Types of Mental Health Specialists
Choosing the right doctor or therapist to treat schizophrenia and other mental health issues makes a big difference. How do you find those professionals?
A number of professionals can help you manage mental illnesses, including the following:
These doctors diagnose and specialize in the treatment of schizophrenia and other mental, emotional, or behavioral problems. They can prescribe medications and do “talk therapy.”
They can’t prescribe medicine in most states. Psychiatrists and psychologists often work hand-in-hand and treat many of the same conditions.
Psychologists can also give someone tests to see how well they’re able to handle normal daily life.
You may want to look for a psychologist who does cognitive rehabilitation, remediation, or enhancement. This type of therapy teaches them how to communicate their own needs and show that they understand the needs of others.
Licensed Clinical Social Workers (LCSWs) and Licensed Professional Counselors (LPCs)
These professionals are trained to provide professional counseling for psychological, emotional, and behavioral issues. They can specialize in areas such as marital and family counseling, relaxation therapy, stress management, and sex therapy.
Because LCSWs and LPCs are not medical doctors, they can’t prescribe medications.
These psychiatrists, psychologists, or other mental health professionals have advanced training in psychoanalysis, which is a particular form of psychotherapy. But psychoanalysis isn’t considered an appropriate treatment for schizophrenia or other forms of psychosis. So this isn’t the type of specialist that your loved one needs.
Family therapy can help family members of people with schizophrenia process their own feelings and better care for their loved one. It might include education about schizophrenia as well as stress reduction and problem-solving strategies. You can get family therapy from a psychologist, therapist, or clinical social worker.
Primary Care Doctors
In many cases, your regular doctor may diagnose your illness or refer you to a specialist.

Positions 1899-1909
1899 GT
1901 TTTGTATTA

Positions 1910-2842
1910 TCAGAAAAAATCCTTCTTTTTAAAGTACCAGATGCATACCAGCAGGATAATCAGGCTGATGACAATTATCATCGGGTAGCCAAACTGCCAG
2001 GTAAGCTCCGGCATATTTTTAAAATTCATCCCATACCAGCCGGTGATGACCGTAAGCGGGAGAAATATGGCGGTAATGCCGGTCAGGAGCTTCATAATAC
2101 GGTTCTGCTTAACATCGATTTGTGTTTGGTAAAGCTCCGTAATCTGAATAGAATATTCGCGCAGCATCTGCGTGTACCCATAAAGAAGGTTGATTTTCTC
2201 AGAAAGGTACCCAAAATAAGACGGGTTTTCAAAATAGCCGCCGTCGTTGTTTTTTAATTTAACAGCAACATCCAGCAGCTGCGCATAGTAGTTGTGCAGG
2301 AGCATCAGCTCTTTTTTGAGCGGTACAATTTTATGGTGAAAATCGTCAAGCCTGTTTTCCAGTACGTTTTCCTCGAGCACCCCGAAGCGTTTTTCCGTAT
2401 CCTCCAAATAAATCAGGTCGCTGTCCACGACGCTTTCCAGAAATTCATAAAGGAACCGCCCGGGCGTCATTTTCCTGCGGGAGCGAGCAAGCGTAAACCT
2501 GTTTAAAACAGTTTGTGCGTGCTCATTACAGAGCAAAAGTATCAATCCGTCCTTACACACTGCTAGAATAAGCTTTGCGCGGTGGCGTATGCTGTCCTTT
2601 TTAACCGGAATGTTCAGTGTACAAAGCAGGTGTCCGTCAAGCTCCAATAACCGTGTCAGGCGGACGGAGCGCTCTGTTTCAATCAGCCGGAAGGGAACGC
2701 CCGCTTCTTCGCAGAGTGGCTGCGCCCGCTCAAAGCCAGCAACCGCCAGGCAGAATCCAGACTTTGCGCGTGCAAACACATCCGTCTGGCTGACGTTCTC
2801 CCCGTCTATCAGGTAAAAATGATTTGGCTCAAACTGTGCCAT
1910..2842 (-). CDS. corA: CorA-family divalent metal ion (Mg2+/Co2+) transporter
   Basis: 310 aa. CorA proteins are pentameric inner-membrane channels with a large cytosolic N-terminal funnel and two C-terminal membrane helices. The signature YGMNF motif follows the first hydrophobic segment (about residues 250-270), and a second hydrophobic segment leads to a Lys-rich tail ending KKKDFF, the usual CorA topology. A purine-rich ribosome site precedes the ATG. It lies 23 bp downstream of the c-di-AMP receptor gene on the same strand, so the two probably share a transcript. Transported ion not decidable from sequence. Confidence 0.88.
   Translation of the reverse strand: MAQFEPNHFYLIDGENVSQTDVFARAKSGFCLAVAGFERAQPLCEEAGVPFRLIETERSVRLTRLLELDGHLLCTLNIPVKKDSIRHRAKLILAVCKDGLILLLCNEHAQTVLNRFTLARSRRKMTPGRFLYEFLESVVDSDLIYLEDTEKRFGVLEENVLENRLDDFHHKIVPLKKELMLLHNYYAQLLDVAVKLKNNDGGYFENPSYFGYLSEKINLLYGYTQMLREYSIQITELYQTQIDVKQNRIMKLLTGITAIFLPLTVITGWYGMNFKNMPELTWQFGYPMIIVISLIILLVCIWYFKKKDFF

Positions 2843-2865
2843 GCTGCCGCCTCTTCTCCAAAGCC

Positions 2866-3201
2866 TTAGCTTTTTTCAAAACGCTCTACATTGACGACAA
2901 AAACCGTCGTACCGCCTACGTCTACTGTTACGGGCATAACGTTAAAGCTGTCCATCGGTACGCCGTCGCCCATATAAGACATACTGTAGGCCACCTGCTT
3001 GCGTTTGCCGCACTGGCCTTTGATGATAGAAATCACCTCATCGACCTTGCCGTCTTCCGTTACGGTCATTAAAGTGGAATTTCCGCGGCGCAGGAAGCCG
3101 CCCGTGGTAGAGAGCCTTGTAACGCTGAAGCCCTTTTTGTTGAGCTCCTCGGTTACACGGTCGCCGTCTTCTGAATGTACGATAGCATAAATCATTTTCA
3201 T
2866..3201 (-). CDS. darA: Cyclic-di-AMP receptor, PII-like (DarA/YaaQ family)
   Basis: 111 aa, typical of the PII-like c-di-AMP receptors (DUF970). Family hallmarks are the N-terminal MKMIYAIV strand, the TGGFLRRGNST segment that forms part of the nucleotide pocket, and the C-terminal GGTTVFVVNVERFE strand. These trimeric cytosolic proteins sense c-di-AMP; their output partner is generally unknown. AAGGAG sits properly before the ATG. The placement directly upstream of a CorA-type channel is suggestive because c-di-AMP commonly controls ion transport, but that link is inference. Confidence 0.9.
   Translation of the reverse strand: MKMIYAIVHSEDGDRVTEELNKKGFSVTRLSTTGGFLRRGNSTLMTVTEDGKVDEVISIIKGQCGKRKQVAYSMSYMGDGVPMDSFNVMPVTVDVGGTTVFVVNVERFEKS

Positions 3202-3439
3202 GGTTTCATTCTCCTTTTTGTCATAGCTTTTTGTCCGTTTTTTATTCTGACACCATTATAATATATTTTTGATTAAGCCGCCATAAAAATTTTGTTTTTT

Peer counselors are people who have gone through mental health issues and use their own experiences to help others. They don’t actually treat schizophrenia. But they’re trained to share coping strategies and give support.
A psychiatric nurse, social worker, or occupational therapist might serve as your case manager. They help plan your care and work to make sure you get the services you need. They may also help you handle crisis situations.
Occupational therapists are trained to help you hold a job, attend school, and otherwise function in your day-to-day life. They might teach you how to better deal with your symptoms or show you how to establish a healthy daily routine.
Holistic and Alternative MedicinePractitioners
They specialize in complementary and alternative medicines, holistic medicine, nutritional medicine, and herbal medicine treatments. Some may be able to prescribe medications but often choose different approaches that may combine natural medicines with mental health therapies.
First, they’ll consider what you need. Then, they may recommend other mental health therapists such as life coaches, psychologists, or psychoanalysts.
Remember, no complementary or alternative treatment can take the place of your medications. Check with your primary doctor or psychiatrist before you try one of these treatments.
The Team Approach
Because schizophrenia can affect so many areas of your life, it’s best to have a coordinated team of professionals to help you and your family.
This approach can reduce symptoms, help you keep working or attending school, and improve your quality of life. If you’ve had schizophrenia for a while, it may help keep you out of the hospital.
How to Find the Right Mental Health Professional
To get referrals, you could ask:
- Your doctor
- Your health insurance company
- Trusted friends, family, or clergy
You can also:
- Use a referral service from a national professional organization for therapists or doctors.
- Call a local or national medical society or mental health organization.
Before you schedule your first appointment, make a list of questions so you get the information you want, such as their:
- Experience in working with people who have schizophrenia
- Education, licenses, and years in practice
- Fees, lengths of sessions, insurance coverage, and office hours
- Availability in case of an emergency
- Treatment approach and philosophy
- Specialization by age group or condition
Referenced on 13/6/2021
- National Alliance on Mental Illness: “Mental Health Professionals: Who They Are and How to Find One," “NAMI Peer-to-Peer."
- The American Journal of Medicine: “Schizophrenia for Primary Care Providers: How to Contribute to the Care of a Vulnerable Patient Population."
- Psychiatry: “Community Service Models for Schizophrenia."
- Neuropsychiatric Disease and Treatment: “The role of family therapy in the management of schizophrenia: challenges and solutions."
- Mayo Clinic: “Family therapy."
- Johns Hopkins Medicine: “Occupational Therapy for Mental Health."
- National Institute of Mental Health: “Schizophrenia."